Headband 12, first and second support arms, 16a, 16b, first and second hinge regions 18a, 18b, and first and second recurve arms 20a, 20b are preferably integral portions of a single piece and are fabricated from the same resilient, polymeric material such as polypropylene. Thus, first and second support arms 16a, 16b as well as first and second recurve arms 20a, 20b will resiliently respond to applied force. Generally, in a relaxed position, first and second support arms 16a, 16b have a pincer-like arrangement as shown in FIG. 3, and first and second recurve arms 20a, 20b are structured and configured such that first and second inner members are separated from each other by a distance which is slightly less than the diameter of a wearer's head. To use recurve visor 10, a wearer applies a slight force to first and second support arms 16a, 16b, which are in an opposing, pincer-like arrangement as mentioned above, to move first and second support arms 16a, 16b apart or away from each other and into a stressed position so that the wearer's head will fit between first and second recurve arms 20a, 20b. Upon releasing or removing the force from first and second support arms 16a, 16b, the arms move back towards their relaxed position, and apply a force to the wearer's head via first and second recurve arms 20a, 20b. The force applied by first and second support arms 16a, 16b to first and second recurve arms 20a, 20b, and thus to first and second head gripping regions 22a, 22b, provides for retention of visor 10 on a wearer's head.
First support arm 16a, hinge region 18a, and recurve arm 20a generally work together, as do second support arm 16b, hinge region 18b, and recurve arm 20b, to perform a spring-like function whereby tensional force applied by support arms 16a, 16b to a wearer's head is spread out along the length of curved head gripping regions 22a, 22b on recurve arms 20a, 20b. Thus, the tensional force applied to the wearer's head by first and second support arms 16a, 16b is spread out over the relatively large area provided by first and second head gripping regions 22a, 22b on first and second recurve arms 20a, 20b. The spreading out of the force applied by first and second support arms 16a, 16b to a wearer's head as described above provides for greater wearer comfort than is available in background art head visors.
Referring to FIG. 3, the space between first support arm 16a and first recurve arm 20a, and the space between second support arm 16b and second recurve arm 20b, provide first 26a and second 26b ventilation regions for allowing air circulation near the wearer's head, as well as allow for compression of gripping regions 22a, 22b to fit the wearer's head. The wearer can place his or her hair outside of first and second support arms 16a, 16b while wearing visor 10, so that the aforementioned air circulation in ventilation regions 26a, 26b between first and second support arms 16a, 16b and first and second recurve arms 20a, 20b, respectively, provides cooling and reduces perspiration by the wearer which may result in discomfort. The placing of the wearer's hair outside of first and second support arms 16a, 16b while wearing visor 10 additionally has the effect of providing a fuller look or appearance to the wearer's hair.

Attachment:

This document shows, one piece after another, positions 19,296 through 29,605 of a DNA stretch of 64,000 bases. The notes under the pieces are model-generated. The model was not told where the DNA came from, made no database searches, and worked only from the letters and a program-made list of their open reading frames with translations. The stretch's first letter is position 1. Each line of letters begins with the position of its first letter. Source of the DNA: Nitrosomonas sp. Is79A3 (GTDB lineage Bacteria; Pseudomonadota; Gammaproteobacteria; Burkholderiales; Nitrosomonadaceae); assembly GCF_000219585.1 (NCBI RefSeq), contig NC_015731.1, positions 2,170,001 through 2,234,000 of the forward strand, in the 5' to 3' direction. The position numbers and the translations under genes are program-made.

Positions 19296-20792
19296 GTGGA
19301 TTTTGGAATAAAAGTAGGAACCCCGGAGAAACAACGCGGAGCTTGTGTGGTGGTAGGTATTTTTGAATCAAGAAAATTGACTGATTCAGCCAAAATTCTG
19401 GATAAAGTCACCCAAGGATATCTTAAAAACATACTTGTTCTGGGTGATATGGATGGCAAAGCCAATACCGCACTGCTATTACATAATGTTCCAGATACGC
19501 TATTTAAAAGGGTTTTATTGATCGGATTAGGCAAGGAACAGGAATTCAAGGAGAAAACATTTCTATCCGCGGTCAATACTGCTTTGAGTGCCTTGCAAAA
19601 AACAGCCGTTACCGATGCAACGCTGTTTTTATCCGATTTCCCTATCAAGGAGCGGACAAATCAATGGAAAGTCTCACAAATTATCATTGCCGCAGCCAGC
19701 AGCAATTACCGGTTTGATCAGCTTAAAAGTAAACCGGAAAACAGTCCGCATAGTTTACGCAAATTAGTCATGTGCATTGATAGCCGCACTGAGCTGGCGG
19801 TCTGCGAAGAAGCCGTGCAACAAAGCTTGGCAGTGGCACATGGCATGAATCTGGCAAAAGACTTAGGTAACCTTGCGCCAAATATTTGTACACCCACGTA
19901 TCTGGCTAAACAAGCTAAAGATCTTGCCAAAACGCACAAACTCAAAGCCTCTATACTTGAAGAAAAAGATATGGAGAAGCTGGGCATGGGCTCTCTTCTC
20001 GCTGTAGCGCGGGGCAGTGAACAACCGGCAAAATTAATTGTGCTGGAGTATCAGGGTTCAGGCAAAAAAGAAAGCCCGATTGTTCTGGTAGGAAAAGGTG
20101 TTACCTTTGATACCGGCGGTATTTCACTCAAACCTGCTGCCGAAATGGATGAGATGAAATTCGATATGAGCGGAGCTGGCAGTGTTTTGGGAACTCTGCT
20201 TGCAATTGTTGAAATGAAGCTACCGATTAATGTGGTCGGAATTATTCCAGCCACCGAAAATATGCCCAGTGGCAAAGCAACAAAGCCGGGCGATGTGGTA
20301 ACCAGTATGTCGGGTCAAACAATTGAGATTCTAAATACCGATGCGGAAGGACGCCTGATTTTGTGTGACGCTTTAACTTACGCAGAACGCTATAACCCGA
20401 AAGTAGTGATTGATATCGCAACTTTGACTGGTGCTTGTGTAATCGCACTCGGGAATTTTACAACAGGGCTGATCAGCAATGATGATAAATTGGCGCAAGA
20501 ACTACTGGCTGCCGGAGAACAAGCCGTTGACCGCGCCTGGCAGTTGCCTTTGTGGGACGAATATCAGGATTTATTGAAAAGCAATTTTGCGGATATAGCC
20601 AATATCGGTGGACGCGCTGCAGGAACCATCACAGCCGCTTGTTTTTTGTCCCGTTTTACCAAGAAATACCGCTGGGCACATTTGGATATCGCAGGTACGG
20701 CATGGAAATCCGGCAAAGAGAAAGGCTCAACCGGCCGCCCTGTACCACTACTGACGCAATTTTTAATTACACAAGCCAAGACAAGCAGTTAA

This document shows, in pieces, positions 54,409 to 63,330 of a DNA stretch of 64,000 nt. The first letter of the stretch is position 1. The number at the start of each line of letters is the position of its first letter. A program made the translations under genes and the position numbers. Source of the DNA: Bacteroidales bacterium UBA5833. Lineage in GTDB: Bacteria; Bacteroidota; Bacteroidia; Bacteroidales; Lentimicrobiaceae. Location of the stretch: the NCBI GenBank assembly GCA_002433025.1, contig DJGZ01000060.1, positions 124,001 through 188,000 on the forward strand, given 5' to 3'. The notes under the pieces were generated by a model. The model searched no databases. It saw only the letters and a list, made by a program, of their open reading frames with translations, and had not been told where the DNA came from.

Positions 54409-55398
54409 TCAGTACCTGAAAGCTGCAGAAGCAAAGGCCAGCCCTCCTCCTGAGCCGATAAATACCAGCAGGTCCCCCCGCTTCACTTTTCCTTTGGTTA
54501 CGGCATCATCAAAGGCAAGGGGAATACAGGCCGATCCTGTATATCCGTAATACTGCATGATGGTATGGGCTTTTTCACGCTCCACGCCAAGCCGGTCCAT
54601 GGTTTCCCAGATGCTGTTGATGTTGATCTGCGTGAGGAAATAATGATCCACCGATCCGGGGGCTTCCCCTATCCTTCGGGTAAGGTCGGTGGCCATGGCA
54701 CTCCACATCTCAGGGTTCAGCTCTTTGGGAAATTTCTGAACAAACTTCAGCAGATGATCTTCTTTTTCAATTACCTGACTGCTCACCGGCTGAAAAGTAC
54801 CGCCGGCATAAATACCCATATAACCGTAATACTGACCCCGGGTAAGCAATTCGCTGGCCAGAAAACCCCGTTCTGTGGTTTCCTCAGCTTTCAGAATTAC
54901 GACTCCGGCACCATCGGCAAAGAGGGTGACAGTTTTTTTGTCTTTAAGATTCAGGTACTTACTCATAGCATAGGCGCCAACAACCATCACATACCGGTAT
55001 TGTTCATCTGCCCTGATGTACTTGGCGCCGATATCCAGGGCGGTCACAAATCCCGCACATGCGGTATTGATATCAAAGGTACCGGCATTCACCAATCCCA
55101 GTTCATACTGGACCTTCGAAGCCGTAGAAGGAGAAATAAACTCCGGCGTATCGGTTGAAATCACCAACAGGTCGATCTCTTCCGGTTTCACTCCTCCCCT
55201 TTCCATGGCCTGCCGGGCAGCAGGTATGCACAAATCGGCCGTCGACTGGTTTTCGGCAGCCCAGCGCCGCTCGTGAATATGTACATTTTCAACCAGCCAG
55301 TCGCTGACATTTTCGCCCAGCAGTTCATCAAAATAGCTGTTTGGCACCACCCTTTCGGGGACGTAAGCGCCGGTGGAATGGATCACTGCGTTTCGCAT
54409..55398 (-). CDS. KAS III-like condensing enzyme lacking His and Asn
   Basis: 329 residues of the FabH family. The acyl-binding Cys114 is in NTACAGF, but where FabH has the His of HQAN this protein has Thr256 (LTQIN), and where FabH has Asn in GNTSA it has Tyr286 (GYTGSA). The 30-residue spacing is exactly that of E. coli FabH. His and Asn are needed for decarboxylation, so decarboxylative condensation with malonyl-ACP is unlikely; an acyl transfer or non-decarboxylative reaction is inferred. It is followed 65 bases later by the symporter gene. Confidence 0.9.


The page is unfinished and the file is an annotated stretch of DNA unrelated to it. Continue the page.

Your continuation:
Accordingly, it will be seen that the present invention provides a head worn visor which allows increased wearer comfort for extended periods of time, and which reduces wearer perspiration which may result in discomfort. Although the description above contains many specificities, these should not be construed as limiting the scope of the invention but as merely providing illustrations of some of the presently preferred embodiments of this invention. Thus, the scope of the invention should be determined by the appended claims and their legal equivalents.
|Cited Patent||Filing date||Publication date||Applicant||Title|
|US2642568 *||Aug 3, 1950||Jun 23, 1953||American Optical Corp||Eye protective device|
|US4815838 *||Feb 11, 1988||Mar 28, 1989||Liautaud John R||Visor mounted lens|
|US4916754 *||Jan 27, 1989||Apr 17, 1990||Kang Hyung B||Antiglare apparatus|
|US5046192 *||Sep 26, 1989||Sep 10, 1991||Ryder International Corporation||Headset sun visor|
|Citing Patent||Filing date||Publication date||Applicant||Title|
|US7272860||Oct 18, 2004||Sep 25, 2007||Anthony Vega||Protective face shield adjustment system|
|Jan 25, 1996||AS||Assignment|
Owner name: OP-D-OP, INC., A CA CORP., CALIFORNIA
Free format text: ASSIGNMENT OF ASSIGNORS INTEREST;ASSIGNORS:FIELDS, KYLE D.;DESIGN LABS, INC.;REEL/FRAME:007849/0692
Effective date: 19960119
|Jun 26, 2001||REMI||Maintenance fee reminder mailed|
|Oct 2, 2001||FPAY||Fee payment|
Year of fee payment: 4
|Oct 2, 2001||SULP||Surcharge for late payment|
|Jan 28, 2002||AS||Assignment|
|Jun 22, 2005||REMI||Maintenance fee reminder mailed|
|Dec 2, 2005||LAPS||Lapse for failure to pay maintenance fees|
|Jan 31, 2006||FP||Expired due to failure to pay maintenance fee|
Effective date: 20051202